They say this is the season for making merry. In the Christian year, the four weeks of Advent are a time for waiting and preparing for the Christmas joys ahead. But so far this year, I haven’t gotten around to celebrating or preparing.
Instead, I am hurrying to finish up the harvest so that, as the Thanksgiving hymn says, “all is safely gathered in, ere the winter storms begin.” We may get our first big snow of the season in a few days, so this week I picked the last of the chard and dug two buckets full of horseradish roots. Now I am processing them.
Nick added some chard and some of our little leeks to an excellent frittata earlier in the week. Then I froze 12 “chard balls,” which will be delicious in lentil and bean soups this winter. The remainder of the chard leaves got dehydrated to be used in smoothies and soups, and I am planning to slice up the fleshy stems into a batch of kimchi.
But what about those two buckets of horseradish roots, which are direct descendants of ones my great-grandfather grew on a farm in Deerfield? Yes, in contrast to all that merry-happy-jolly stuff, I have been up to my ears in something so strong and pungent that it’s a “sure cure for frivolity.” The thickest roots got buried in a bucket of soil and stored in the root cellar, so we’ll have a supply accessible all winter, and early next spring for Passover. Now I am making two medicines and a condiment.
This condiment, which mixes finely grated horseradish with vinegar and salt, is a familiar companion to meats and other rich foods. It is said to stimulate the gastric secretions, thus helping with digestion.
I found recipes for horseradish syrup and tincture in Richo Cech’s book “Making Plant Medicine.” Since people in our family get stuffed-up sinuses after colds and as a result of allergies, these remedies may help us to breathe easier. Cech says that horseradish “opens the sinus passages and serves as a potent vascular stimulant, warming the extremities and accelerating the healing process.”
I had to grate the horseradish to make the syrup and the condiment (above). All the instructions I could find advise doing so in a “well-ventilated room” to avoid tear-gas-like conditions. This late in the season, when outside temperatures are in the 30’s, it didn’t seem like a great idea to open up all the windows in the kitchen. So out I went to the patio, all bundled up, and grated heaps of horseradish on the tarp-covered picnic table.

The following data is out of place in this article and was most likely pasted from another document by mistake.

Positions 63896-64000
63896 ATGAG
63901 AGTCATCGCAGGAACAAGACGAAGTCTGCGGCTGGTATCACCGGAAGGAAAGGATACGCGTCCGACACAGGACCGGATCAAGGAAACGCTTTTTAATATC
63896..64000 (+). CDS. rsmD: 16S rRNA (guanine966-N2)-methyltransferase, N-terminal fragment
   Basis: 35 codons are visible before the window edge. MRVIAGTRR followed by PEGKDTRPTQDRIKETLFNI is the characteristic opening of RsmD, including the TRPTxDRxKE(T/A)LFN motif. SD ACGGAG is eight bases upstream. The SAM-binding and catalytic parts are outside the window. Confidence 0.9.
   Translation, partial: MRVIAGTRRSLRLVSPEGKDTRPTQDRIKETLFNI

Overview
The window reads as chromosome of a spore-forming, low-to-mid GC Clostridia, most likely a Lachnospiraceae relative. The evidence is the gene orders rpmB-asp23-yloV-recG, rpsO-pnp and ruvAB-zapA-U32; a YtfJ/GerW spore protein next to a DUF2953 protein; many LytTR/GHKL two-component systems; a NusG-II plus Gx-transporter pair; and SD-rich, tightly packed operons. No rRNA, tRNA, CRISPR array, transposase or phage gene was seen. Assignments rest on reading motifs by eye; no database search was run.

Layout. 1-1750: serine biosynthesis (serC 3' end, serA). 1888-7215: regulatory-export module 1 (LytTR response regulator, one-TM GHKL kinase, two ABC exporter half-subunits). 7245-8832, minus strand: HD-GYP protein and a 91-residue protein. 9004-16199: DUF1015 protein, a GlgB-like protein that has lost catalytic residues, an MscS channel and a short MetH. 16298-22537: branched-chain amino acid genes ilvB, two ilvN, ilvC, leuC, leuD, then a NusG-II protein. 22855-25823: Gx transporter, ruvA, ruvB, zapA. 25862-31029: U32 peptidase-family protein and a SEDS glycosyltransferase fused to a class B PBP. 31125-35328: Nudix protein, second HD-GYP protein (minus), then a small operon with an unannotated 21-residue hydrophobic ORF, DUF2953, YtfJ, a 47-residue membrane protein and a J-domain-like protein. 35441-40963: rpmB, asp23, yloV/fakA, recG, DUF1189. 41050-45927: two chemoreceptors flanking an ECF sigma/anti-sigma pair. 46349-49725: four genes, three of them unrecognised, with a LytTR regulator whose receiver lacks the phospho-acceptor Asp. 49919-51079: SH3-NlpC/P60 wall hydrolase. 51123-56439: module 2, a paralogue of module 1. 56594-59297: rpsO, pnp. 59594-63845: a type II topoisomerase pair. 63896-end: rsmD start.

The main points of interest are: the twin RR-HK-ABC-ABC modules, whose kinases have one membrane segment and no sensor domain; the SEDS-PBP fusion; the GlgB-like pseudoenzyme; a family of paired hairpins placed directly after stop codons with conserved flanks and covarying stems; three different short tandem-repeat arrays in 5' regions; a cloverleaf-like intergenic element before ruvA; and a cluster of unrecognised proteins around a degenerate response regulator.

Then I stuffed the grated root into a quart mason jar and covered it with about a pint and a half of raw local honey. The directions say to steep for 30 days at room temperature and then strain, pressing through a cheesecloth. Cech says to store in a stoppered bottle out of the light, and take in tablespoon doses as needed for sinusitis, sinus headache, allergies, hoarseness or cough.
The tincture requires ground-up dried root, so I sliced the rest of the roots and am dehydrating. Later I will grind them to a powder in a coffee grinder and mix, in stages, with water and alcohol, which will extract the active medicinal components. After straining, the tincture will be ready to use.
So all this harvesting and processing of plants we grow is lots of fun, but in the future it would be better to get all this done earlier, maybe in November, to make straight the way to the Advent experience. No matter what is going on in the world, I always resonate with the longing and hope of this season. Oh yes, and then there are the cookies…..
For new readers of this blog, here’s a quick overview of more than 150 past posts, divided into categories such as frugality, simple living, cooking, living without and climate change. Or hover on “Index” above to read all the posts in a particular category.